New PDF release: Artificial Intelligence: Methodology, Systems, and

By Jérôme Euzenat, John Domingue

ISBN-10: 3540409300

ISBN-13: 9783540409304

This e-book constitutes the refereed court cases of the twelfth overseas convention on synthetic Intelligence: technique, platforms, and functions, AIMSA 2006, held in Varna, Bulgaria in September 2006.

The 28 revised complete papers provided including the abstracts of two invited lectures have been conscientiously reviewed and chosen from eighty one submissions. The papers are equipped in topical sections on brokers, constraints and optimization, person matters, choice aid, versions and ontologies, laptop studying, ontology manipulation, average language processing, and applications.

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Jérôme Euzenat, John Domingue's Artificial Intelligence: Methodology, Systems, and PDF

This booklet constitutes the refereed court cases of the twelfth foreign convention on man made Intelligence: technique, platforms, and purposes, AIMSA 2006, held in Varna, Bulgaria in September 2006. The 28 revised complete papers provided including the abstracts of two invited lectures have been conscientiously reviewed and chosen from eighty one submissions.

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Additional info for Artificial Intelligence: Methodology, Systems, and Applications: 12th International Conference, AIMSA 2006, Varna, Bulgaria, September 12-15, 2006, Proceedings

Example text

The logic of Prob is much 1 We disregard thus conflicts between different kinds of standards. OCC’s Emotions: A Formalization in a BDI Logic 27 weaker than the one of belief, in particular it is non-normal: the necessitation rule and the axiom K of belief operators do not have any counterpart in terms of Prob . Belief and Probability. They are related by the validity of: Bel i ϕ → Prob i ϕ (BPR) We define an abbreviation Expect i ϕ, reading “i believes that ϕ is probably true, but envisages the possibility that it could be false”.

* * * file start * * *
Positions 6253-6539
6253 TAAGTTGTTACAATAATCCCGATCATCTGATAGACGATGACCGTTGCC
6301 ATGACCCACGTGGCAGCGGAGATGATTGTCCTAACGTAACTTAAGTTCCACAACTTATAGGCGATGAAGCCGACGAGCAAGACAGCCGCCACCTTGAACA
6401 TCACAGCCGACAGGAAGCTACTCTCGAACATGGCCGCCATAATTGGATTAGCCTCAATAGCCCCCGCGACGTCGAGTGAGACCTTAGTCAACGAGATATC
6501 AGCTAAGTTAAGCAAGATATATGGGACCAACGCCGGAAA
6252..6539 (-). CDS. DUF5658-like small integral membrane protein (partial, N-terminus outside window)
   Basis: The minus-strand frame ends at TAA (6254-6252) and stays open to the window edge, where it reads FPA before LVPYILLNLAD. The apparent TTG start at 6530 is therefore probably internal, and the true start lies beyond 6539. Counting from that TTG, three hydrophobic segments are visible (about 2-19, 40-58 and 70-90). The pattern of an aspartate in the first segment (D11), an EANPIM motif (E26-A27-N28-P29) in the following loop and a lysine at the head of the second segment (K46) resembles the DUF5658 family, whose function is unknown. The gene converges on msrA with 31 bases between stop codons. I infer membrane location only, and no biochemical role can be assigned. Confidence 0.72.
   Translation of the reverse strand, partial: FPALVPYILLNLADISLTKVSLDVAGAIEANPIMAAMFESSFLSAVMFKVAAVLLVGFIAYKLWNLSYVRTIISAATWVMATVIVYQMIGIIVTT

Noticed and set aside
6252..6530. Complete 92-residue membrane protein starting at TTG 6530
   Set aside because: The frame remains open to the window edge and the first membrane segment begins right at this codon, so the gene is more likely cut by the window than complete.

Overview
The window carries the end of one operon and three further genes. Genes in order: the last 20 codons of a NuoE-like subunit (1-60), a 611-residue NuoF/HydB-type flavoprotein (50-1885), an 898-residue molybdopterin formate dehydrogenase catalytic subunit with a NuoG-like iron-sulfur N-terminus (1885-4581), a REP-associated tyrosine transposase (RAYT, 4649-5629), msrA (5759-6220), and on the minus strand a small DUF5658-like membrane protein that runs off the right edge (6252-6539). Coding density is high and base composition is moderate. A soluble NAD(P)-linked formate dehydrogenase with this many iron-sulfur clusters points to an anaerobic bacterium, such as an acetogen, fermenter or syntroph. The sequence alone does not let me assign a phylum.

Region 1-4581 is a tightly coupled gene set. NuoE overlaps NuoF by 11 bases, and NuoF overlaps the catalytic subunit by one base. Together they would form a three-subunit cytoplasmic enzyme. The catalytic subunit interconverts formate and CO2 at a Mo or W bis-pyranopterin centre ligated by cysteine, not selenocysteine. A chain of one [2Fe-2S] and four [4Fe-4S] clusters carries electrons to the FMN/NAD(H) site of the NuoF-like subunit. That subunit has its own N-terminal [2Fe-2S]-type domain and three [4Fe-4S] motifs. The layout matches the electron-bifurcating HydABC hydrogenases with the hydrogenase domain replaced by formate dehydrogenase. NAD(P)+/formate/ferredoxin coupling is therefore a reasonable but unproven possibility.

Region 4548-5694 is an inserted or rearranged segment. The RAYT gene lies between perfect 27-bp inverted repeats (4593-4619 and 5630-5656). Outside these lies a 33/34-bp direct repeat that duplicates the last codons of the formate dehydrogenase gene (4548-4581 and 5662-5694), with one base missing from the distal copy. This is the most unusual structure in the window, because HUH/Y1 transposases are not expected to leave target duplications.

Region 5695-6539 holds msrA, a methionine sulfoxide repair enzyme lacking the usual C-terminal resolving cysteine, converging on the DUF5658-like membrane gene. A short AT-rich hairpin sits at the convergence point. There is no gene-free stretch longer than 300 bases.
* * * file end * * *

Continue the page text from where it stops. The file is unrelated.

In our encoding, FC is obtained naturally by applying the inference rule to the neighborhood of the current variable under instantiation. The rest of the paper is organized as follows: first we recall some background on both propositional calculus and discrete CSP formalisms. Then we introduce a general normal form which we use to express both SAT and CSP problems. After that, we define a new inference rule which we use to show results on arc consistency. We describe two enumerative algorithms (the FC and MAC versions) based on two different uses of the introduced inference rule.

Example 1. Let CDB =(±1, Bv0 Bv1 ) be a domain clause corresponding to the CSP variable B and CCi =(Av1 ∧ Bv0 ∧ Cv0 ) ∨ (Av0 ∧ Bv0 ∧ Cv1 ) a constraint clause corresponding to the CSP constraint Ci involving the variables {A, B, C}. The application of the rule IR on both clauses infers ¬Bv1 . (CDB ∧ CCi ¬Bv1 ) Proposition 1. The rule IR is sound (correct). Proof. Let Xv be a literal appearing in LD but not in LC and I a model of CCi ∧ CDX . CCi is a disjunction of conjunctions fi and each conjunction fi contains one literal of LD .

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Artificial Intelligence: Methodology, Systems, and Applications: 12th International Conference, AIMSA 2006, Varna, Bulgaria, September 12-15, 2006, Proceedings by Jérôme Euzenat, John Domingue


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